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    Re: Stellar Apparent Motion Question
    From: George Huxtable
    Date: 2004 Dec 19, 23:41 +0000

    A questioner asked-
    
    >Listed below are declinations of two stars tabulated
    >every 90 days or so, from the 2005 Nautical Almanac.
    >
    >Alpheratz 2005
    >   01 Jan N29?07.2
    >   31 Mar N29?07.0 (-0.2)
    >   30 Jun N29?07.1 (+0.1)
    >   30 Sep N29?07.4 (+0.3)
    >   31 Dec N29?07.6 (+0.3)
    >
    >Elnath 2005
    >   01 Jan N28?36.8 ( 0.0)
    >   31 Mar N28?36.8 ( 0.0)
    >   30 Jun N28?36.8 ( 0.0)
    >   30 Sep N28?36.8 ( 0.0)
    >   31 Dec N28?36.9 (+0.1)
    >
    >Why does one vary first south, then north, and then
    >not return to its "starting point"?
    >
    >Why does the second vary at a rate far different from
    >the first?
    >
    >Is it varying parallax (from Earth's orbit) for two
    >stars at greatly varying distances from earth? If so,
    >why does Alpheratz not return to its starting point?
    >Parallax from the "expanding universe"??
    
    =======================
    
    Response from George.
    
    No, it's NOTHING to do with parallax. The Earth's orbit is so tiny compared
    with star distances that even for the nearest stars parallax is quite
    negligible (0.8" max) at the precision of 0.1' that the Almanac quotes.
    
    There are a number of other effects that combine together. Not only do they
    affect declination, but also Right Ascension (and so SHA), and so affect
    GHA.
    
    1.The most important is a steady change in the direction of the Earth's
    spin axis due to PRECESSION, which causes the direction of the "North Pole"
    in the sky to move in an immense circle, taking about 26,000 years to do
    so. The plane of the Earth's equator  tilts accordingly. As declinations
    are measured from the plane of the equator, the declination of a star
    steadily changes even though the star itself is fixed in the sky. Some
    stars show a steadily increasing declination, some decreasing, depending on
    their position in the sky with respect to the equator and Aries, the
    maximum change being about ?20" per year. Precession is the main reason why
    the declination hasn't returned to its initial value after a year has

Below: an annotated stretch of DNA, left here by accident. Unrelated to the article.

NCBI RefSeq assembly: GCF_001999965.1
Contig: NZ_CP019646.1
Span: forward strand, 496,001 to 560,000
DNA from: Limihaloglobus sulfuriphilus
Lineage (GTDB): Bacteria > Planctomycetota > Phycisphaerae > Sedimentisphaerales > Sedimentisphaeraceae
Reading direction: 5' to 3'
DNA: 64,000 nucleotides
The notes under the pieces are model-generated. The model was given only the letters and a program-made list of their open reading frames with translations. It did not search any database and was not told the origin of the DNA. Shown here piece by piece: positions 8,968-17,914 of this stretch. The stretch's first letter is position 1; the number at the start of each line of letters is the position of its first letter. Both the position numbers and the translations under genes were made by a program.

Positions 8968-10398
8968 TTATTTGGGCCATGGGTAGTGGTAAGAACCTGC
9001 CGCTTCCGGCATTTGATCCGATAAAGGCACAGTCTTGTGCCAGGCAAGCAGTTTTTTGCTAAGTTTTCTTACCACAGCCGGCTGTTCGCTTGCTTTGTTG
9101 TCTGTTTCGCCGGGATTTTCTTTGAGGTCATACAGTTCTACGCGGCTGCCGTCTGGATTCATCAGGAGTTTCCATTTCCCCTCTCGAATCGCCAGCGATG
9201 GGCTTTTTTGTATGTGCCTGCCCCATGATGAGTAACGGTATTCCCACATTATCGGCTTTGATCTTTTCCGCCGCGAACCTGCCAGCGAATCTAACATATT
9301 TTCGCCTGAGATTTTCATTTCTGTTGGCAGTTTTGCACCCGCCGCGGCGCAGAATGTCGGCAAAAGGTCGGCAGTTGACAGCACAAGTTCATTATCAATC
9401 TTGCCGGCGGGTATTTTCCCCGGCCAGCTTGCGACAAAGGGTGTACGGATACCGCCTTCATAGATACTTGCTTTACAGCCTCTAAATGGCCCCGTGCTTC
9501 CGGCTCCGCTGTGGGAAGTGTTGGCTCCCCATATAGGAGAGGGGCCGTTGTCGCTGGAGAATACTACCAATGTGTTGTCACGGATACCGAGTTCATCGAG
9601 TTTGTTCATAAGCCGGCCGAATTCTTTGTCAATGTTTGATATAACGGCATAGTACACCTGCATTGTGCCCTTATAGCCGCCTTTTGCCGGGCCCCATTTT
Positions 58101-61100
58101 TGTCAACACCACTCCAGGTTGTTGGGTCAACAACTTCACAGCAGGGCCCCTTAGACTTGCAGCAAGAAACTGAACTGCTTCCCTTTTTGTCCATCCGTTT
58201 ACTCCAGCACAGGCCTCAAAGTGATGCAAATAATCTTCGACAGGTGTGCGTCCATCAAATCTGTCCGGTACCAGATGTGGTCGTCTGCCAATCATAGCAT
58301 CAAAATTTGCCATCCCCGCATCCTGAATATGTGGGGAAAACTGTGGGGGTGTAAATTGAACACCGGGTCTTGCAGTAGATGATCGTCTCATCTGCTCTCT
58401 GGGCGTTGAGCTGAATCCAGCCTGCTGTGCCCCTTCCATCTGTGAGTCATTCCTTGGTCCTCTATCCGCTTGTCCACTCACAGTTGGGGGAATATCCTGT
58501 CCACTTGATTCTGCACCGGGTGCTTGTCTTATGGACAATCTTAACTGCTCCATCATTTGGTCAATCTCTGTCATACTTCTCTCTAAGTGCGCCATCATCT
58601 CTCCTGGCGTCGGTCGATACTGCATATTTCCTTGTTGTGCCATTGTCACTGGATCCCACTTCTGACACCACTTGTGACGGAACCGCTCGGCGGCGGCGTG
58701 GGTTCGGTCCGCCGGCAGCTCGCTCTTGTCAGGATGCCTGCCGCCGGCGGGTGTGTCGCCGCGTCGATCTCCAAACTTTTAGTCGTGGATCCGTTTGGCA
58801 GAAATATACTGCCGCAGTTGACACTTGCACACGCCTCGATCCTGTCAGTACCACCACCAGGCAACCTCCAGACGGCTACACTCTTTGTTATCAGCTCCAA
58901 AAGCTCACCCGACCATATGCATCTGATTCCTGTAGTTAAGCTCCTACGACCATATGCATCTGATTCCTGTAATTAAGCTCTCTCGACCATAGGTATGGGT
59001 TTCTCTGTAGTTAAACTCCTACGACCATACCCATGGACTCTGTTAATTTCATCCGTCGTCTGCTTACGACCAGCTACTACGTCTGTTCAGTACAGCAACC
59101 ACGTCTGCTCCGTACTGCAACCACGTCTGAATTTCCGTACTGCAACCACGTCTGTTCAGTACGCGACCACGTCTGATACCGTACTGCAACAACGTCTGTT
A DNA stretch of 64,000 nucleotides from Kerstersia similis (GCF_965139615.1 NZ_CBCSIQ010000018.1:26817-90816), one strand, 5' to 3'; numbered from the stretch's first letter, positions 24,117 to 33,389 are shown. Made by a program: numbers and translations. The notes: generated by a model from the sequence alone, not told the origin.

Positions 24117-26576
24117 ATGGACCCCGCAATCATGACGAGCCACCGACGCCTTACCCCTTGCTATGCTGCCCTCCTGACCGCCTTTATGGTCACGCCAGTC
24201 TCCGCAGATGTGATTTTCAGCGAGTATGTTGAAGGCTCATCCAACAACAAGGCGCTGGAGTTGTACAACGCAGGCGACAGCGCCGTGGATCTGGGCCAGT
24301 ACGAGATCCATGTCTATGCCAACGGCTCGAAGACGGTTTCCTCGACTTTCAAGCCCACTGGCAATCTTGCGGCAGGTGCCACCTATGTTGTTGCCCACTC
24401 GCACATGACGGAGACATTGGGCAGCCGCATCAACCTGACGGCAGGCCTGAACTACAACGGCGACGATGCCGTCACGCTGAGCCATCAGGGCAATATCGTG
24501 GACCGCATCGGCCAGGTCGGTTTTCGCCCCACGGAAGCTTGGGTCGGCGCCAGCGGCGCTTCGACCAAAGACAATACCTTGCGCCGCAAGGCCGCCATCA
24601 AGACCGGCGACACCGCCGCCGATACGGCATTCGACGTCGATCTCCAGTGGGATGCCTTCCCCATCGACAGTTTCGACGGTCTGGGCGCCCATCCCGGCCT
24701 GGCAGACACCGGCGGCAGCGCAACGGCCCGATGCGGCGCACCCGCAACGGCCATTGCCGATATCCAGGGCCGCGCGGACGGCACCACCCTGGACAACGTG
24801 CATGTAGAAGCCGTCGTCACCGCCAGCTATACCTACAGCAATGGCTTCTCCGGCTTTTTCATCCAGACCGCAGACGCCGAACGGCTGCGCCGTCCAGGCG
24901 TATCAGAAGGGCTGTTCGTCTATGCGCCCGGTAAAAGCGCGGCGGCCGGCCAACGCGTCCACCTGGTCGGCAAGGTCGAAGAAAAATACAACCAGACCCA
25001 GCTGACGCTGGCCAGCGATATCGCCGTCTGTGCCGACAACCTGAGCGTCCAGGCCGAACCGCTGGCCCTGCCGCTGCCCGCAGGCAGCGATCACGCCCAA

elapsed.
    
    The main reason for the difference in the declination changes over the
    year, comparing Alpheratz and Elnath, is that the SHA of Alpheratz is near
    to 360 degrees, which makes its declination sensitive to precession,
    whereas Elnath has a SHA roughly 270 degrees, which means the declination
    does not much change with precession.
    
    2. NUTATION is another motion of the Earth's polar axis, mostly caused by
    the Moon. The main component is a cyclic wobble with a period of nearly 19
    years and can affect declinations by up to ?9" or so, but there are many
    smaller and faster terms. Stars are differently affected by nutation,
    according to their position in the sky.
    
    3. ABERRATION. The Earth is travelling in its orbit at a speed that's much
    less than the speed of light, but still fast enough to distort slightly the
    direction that light appears to be coming from. Stars seen in the direction
    that the Earth is travelling towards (and from) are unaffected, but of
    course that direction changes through the year, so there's an annual
    displacement of the apparent position of stars, depending on where they are
    in the sky, of up to ?20" or so. This will affect the declinations of stars
    away from the equator more than stars near it. It's a rather important
    effect and the Almanac takes it into account.
    
    4. PROPER MOTION. Some stars are close enough, and are moving fast enough,
    that their apparent motion with respect to the sky background of "fixed"
    stars has to be taken into account For example, the close star Rigil Kent
    (Alpha Centauri by another name) has a dec that changes by about +.7" per
    year, and Right Ascension that changes by about -3.6" per year. That change
    will go on for ever, so it can accumulate up, even if it's not very
    important over one almanac-year.
    
    Even the Greeks understood about precession, but in my view it was a
    considerable achievement of astronomers of the 17th/18th centuries to sort
    out the other corrections.
    
    If the questioner is keen to follow up these matters, and isn't upset by a
    mathematical approach, I recommend investment in a copy of Meeus,
    Astronomical Algorithms, which has all he could ask for, and much more.
    
    George.
    
    
    
    ================================================================
    contact George Huxtable by email at george---.u-net.com, by phone at
    01865 820222 (from outside UK, +44 1865 820222), or by mail at 1 Sandy
    Lane, Southmoor, Abingdon, Oxon OX13 5HX, UK.
    ================================================================
    
    
    

       
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